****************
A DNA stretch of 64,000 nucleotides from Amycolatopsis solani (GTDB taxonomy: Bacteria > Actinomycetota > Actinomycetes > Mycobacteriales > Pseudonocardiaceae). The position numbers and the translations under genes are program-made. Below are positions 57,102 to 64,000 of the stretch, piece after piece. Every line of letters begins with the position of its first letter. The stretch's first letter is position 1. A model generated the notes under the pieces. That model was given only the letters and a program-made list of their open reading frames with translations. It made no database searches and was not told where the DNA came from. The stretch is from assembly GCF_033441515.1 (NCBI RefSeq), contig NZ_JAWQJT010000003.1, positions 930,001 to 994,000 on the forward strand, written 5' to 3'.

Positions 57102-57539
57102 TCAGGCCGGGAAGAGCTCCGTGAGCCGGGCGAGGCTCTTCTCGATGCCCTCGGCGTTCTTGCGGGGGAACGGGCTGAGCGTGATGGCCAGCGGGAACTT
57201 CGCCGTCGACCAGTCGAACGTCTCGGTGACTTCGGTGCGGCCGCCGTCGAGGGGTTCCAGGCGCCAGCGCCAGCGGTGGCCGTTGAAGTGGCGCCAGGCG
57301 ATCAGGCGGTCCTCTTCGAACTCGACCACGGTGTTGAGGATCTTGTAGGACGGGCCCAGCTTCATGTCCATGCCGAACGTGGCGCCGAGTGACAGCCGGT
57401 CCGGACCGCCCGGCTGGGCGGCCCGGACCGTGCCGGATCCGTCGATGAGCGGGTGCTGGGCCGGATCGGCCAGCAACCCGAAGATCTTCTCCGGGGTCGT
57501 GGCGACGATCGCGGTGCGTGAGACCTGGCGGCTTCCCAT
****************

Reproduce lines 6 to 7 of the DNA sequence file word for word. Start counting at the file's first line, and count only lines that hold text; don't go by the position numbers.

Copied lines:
57401 CCGGACCGCCCGGCTGGGCGGCCCGGACCGTGCCGGATCCGTCGATGAGCGGGTGCTGGGCCGGATCGGCCAGCAACCCGAAGATCTTCTCCGGGGTCGT
57501 GGCGACGATCGCGGTGCGTGAGACCTGGCGGCTTCCCAT